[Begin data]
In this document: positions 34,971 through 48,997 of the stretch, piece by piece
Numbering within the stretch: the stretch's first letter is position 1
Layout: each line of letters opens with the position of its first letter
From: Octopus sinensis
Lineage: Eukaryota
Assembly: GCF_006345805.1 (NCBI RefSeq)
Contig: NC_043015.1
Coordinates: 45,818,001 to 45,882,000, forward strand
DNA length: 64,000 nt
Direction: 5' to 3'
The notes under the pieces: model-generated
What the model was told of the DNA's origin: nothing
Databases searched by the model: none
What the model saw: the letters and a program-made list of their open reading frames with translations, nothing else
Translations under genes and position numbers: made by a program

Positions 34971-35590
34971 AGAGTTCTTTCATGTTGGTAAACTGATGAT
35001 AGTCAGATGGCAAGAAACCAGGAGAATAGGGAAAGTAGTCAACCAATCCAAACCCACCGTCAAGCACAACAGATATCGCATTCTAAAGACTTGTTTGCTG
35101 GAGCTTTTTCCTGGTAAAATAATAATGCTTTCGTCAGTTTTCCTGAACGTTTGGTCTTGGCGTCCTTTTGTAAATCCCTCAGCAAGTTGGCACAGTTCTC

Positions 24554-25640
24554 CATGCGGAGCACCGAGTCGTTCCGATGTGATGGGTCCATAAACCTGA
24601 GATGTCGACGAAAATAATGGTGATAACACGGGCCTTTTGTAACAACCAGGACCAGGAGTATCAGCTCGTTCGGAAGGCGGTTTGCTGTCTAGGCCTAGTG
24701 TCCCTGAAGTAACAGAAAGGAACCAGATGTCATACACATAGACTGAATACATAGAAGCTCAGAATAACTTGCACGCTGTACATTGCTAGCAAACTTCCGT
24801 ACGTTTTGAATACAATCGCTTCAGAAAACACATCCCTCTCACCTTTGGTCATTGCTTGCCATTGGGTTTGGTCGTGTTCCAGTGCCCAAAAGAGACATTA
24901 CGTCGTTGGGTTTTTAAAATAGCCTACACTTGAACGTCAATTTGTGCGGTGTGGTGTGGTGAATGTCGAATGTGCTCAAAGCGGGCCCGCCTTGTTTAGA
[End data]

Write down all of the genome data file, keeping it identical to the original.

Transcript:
In this document: positions 34,971 through 48,997 of the stretch, piece by piece
Numbering within the stretch: the stretch's first letter is position 1
Layout: each line of letters opens with the position of its first letter
From: Octopus sinensis
Lineage: Eukaryota
Assembly: GCF_006345805.1 (NCBI RefSeq)
Contig: NC_043015.1
Coordinates: 45,818,001 to 45,882,000, forward strand
DNA length: 64,000 nt
Direction: 5' to 3'
The notes under the pieces: model-generated
What the model was told of the DNA's origin: nothing
Databases searched by the model: none
What the model saw: the letters and a program-made list of their open reading frames with translations, nothing else
Translations under genes and position numbers: made by a program

Positions 34971-35590
34971 AGAGTTCTTTCATGTTGGTAAACTGATGAT
35001 AGTCAGATGGCAAGAAACCAGGAGAATAGGGAAAGTAGTCAACCAATCCAAACCCACCGTCAAGCACAACAGATATCGCATTCTAAAGACTTGTTTGCTG
35101 GAGCTTTTTCCTGGTAAAATAATAATGCTTTCGTCAGTTTTCCTGAACGTTTGGTCTTGGCGTCCTTTTGTAAATCCCTCAGCAAGTTGGCACAGTTCTC

Positions 24554-25640
24554 CATGCGGAGCACCGAGTCGTTCCGATGTGATGGGTCCATAAACCTGA
24601 GATGTCGACGAAAATAATGGTGATAACACGGGCCTTTTGTAACAACCAGGACCAGGAGTATCAGCTCGTTCGGAAGGCGGTTTGCTGTCTAGGCCTAGTG
24701 TCCCTGAAGTAACAGAAAGGAACCAGATGTCATACACATAGACTGAATACATAGAAGCTCAGAATAACTTGCACGCTGTACATTGCTAGCAAACTTCCGT
24801 ACGTTTTGAATACAATCGCTTCAGAAAACACATCCCTCTCACCTTTGGTCATTGCTTGCCATTGGGTTTGGTCGTGTTCCAGTGCCCAAAAGAGACATTA
24901 CGTCGTTGGGTTTTTAAAATAGCCTACACTTGAACGTCAATTTGTGCGGTGTGGTGTGGTGAATGTCGAATGTGCTCAAAGCGGGCCCGCCTTGTTTAGA